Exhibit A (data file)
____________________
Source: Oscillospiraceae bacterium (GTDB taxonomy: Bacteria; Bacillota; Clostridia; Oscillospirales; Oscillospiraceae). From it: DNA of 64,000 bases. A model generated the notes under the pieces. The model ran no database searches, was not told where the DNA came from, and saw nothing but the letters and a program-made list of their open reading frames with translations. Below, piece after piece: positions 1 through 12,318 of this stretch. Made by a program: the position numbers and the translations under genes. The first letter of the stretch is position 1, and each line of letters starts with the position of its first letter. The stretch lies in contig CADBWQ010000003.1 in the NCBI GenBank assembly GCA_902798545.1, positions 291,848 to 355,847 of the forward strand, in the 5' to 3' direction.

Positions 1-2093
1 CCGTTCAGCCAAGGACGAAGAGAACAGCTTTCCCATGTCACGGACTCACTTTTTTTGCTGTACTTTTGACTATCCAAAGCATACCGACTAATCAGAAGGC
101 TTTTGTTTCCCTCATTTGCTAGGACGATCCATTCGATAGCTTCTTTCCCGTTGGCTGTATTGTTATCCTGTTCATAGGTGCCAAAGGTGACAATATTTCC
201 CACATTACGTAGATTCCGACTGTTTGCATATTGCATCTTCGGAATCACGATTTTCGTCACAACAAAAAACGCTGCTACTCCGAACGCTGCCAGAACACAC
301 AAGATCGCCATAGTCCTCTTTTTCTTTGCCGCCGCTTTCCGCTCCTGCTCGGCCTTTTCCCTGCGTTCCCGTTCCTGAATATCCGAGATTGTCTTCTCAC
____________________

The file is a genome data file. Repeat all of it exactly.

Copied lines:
Source: Oscillospiraceae bacterium (GTDB taxonomy: Bacteria; Bacillota; Clostridia; Oscillospirales; Oscillospiraceae). From it: DNA of 64,000 bases. A model generated the notes under the pieces. The model ran no database searches, was not told where the DNA came from, and saw nothing but the letters and a program-made list of their open reading frames with translations. Below, piece after piece: positions 1 through 12,318 of this stretch. Made by a program: the position numbers and the translations under genes. The first letter of the stretch is position 1, and each line of letters starts with the position of its first letter. The stretch lies in contig CADBWQ010000003.1 in the NCBI GenBank assembly GCA_902798545.1, positions 291,848 to 355,847 of the forward strand, in the 5' to 3' direction.

Positions 1-2093
1 CCGTTCAGCCAAGGACGAAGAGAACAGCTTTCCCATGTCACGGACTCACTTTTTTTGCTGTACTTTTGACTATCCAAAGCATACCGACTAATCAGAAGGC
101 TTTTGTTTCCCTCATTTGCTAGGACGATCCATTCGATAGCTTCTTTCCCGTTGGCTGTATTGTTATCCTGTTCATAGGTGCCAAAGGTGACAATATTTCC
201 CACATTACGTAGATTCCGACTGTTTGCATATTGCATCTTCGGAATCACGATTTTCGTCACAACAAAAAACGCTGCTACTCCGAACGCTGCCAGAACACAC
301 AAGATCGCCATAGTCCTCTTTTTCTTTGCCGCCGCTTTCCGCTCCTGCTCGGCCTTTTCCCTGCGTTCCCGTTCCTGAATATCCGAGATTGTCTTCTCAC